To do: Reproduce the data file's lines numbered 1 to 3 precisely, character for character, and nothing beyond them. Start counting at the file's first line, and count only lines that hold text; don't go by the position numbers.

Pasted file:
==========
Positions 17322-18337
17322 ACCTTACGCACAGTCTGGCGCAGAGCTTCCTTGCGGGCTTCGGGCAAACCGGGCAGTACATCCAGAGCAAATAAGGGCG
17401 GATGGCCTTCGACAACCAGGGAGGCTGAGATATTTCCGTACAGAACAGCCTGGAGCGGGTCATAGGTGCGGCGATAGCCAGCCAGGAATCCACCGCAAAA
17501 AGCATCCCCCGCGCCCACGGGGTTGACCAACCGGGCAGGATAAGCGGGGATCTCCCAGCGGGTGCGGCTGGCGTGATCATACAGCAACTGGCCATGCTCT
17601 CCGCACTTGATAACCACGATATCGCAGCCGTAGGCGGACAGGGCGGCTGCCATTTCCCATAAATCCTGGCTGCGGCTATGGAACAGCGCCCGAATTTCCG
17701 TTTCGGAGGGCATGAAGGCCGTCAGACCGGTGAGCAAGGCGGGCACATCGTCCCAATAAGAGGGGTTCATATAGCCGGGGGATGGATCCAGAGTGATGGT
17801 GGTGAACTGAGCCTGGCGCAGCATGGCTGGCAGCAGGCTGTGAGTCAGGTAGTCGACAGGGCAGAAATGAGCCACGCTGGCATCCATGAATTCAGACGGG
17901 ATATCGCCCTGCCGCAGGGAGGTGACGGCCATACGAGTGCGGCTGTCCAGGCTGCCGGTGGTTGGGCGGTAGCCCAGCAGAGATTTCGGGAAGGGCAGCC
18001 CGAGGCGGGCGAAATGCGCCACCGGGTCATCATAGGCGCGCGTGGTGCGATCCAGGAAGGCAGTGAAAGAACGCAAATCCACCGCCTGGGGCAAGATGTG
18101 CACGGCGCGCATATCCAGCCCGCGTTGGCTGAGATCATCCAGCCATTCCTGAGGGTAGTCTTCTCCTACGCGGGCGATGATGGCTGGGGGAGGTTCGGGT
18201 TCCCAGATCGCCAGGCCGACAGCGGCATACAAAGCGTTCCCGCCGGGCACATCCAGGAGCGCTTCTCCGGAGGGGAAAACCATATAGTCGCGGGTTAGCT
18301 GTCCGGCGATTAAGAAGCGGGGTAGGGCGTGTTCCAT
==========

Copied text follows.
Positions 17322-18337
17322 ACCTTACGCACAGTCTGGCGCAGAGCTTCCTTGCGGGCTTCGGGCAAACCGGGCAGTACATCCAGAGCAAATAAGGGCG
17401 GATGGCCTTCGACAACCAGGGAGGCTGAGATATTTCCGTACAGAACAGCCTGGAGCGGGTCATAGGTGCGGCGATAGCCAGCCAGGAATCCACCGCAAAA